So you can imagine my delight some 30 years later when I visit Memphis and discover it’s possible to take a tour of Gibson’s factory, one block from Beale Street.

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Twenty reasons to visit Boston

 

Boston by night - photo by Rob McFarland

Boston by night – photo by Rob McFarland

The Sun-Herald, Australia – August 4, 2013

From a walk along the historic Freedom Trail to a day at the baseball at Fenway Park, there is always a lot to do in Boston.

1. FREEDOM TRAIL
Boston played a pivotal role in the American Revolution, in which 13 North American colonies broke free from the British Empire. You can learn more about the city’s involvement by walking the Freedom Trail, a four-kilometre route that winds past 16 of the city’s most historically significant sites. Although you can tackle the trail on your own, I’d recommend joining one of the free 60-minute tours led by a national parks ranger. They start at the Faneuil Hall Visitor Centre.

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Servant Life Tour at The Elms, Newport

 

The Elms mansion, Newport - photo by Rob McFarland

The Elms mansion, Newport – photo by Rob McFarland

The Sun-Herald, Australia – July 28, 2013

Life as the wife of a US coal baron in the early 1900s was a gruelling affair. Every year, Sarah Berwind would leave her New York home to spend the “season” (July and August) at their summer cottage in Newport, Rhode Island. She would partake in a punishing social schedule of tennis, golf and polo, not to mention host innumerable parties, concerts and dinners.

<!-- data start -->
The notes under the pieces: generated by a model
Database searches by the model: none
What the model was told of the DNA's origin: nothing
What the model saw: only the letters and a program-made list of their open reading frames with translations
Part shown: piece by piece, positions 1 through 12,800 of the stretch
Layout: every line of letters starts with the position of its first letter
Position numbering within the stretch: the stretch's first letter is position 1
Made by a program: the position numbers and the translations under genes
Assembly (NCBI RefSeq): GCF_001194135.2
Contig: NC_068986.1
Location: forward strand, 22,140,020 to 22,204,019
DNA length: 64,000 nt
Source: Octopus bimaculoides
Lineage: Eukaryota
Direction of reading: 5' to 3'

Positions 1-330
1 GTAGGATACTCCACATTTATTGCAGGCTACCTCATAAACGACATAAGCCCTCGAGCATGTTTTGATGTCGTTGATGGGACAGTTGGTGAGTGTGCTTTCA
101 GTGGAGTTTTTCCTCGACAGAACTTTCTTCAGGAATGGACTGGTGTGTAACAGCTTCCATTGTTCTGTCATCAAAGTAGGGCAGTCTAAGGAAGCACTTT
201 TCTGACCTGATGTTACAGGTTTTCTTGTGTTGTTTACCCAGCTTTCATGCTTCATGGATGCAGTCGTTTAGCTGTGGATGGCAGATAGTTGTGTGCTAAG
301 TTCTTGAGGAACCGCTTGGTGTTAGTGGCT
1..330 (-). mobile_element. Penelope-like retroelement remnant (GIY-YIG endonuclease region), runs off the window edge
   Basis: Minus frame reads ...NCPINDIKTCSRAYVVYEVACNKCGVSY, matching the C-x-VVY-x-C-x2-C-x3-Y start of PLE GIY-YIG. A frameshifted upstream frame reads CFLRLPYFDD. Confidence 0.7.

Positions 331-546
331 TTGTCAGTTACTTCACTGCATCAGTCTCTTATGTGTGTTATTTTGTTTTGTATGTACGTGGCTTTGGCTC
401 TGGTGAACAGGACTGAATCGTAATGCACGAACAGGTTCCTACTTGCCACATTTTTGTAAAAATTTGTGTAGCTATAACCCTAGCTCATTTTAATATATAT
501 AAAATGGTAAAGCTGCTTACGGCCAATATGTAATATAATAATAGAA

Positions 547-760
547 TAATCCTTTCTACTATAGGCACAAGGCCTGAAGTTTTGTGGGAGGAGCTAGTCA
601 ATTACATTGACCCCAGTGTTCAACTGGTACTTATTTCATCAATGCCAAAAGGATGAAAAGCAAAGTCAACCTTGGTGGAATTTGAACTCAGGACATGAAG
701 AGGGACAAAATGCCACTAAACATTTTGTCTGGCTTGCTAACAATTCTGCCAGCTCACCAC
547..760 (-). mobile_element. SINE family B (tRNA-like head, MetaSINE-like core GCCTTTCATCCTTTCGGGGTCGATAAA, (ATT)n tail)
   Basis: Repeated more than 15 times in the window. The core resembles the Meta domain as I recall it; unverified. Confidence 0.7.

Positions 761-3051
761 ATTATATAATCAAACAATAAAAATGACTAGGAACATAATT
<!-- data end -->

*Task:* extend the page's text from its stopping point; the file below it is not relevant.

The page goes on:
Of course, she had help. From 43 staff, to be precise. And the “summer cottage” was actually a 50-room mansion that took three years to build. Known as The Elms, it was modelled on an 18th-century French chateau.

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Welcome to SkyMall World

Welcome to SkyMall World

Welcome to SkyMall World

The Sun-Herald, Australia – Mar 3, 2013

I used to dread US domestic flights. I would board in a fog of despair knowing that for the next four hours I would be squeezed between two bathroom-tile salesmen from Idaho. The only entertainment would be a Miley Cyrus movie played on a screen 100 metres away and the packaging of the inflight meal would be tastier than its contents.

But now I positively skip down the aerobridge, high-fiving other passengers along the way while whistling Zip-a-Dee-Doo-Dah. Why? Because I’ve discovered SkyMall, the bizarre but endlessly entertaining inflight shopping magazine behind the seats of many US domestic carriers (and online at skymall.com).

To call SkyMall merely a shopping magazine is to do it a grave disservice; it is actually a window into a parallel universe. Through SkyMall you will get a glimpse of a better you, a happier you, a you surrounded by products you never realised you needed but now can’t imagine life without.

So sit back, relax and let me offer a tantalising taste of just how perfect your life could be.

Read the rest of this story here.

Five classic NYC bunches

Brunch at Bagatelle - photo by Rob McFarland

Brunch at Bagatelle – photo by Rob McFarland

The Sun-Herald, Australia – Jan 13, 2013

Ask a New Yorker about their plans for the weekend and you’re almost guaranteed to hear the word brunch. It’s a New York institution. A chance to catch up with friends and indulge in a Mimosa-fuelled afternoon of good food and gossip.

The tricky bit is choosing where. Almost every restaurant in the city has a brunch menu and the scene can range from family friendly to Vegas-style debauchery; from $US12.95 all-inclusive to a $US200 splurge to remember.

Here are five popular brunch spots to get you started.

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A music road trip through America’s Deep South

Old shack on the Blues Highway in Mississippi - photo by Rob McFarland

Old shack on the Blues Highway in Mississippi – photo by Rob McFarland

GQ magazine, Australia – October 2012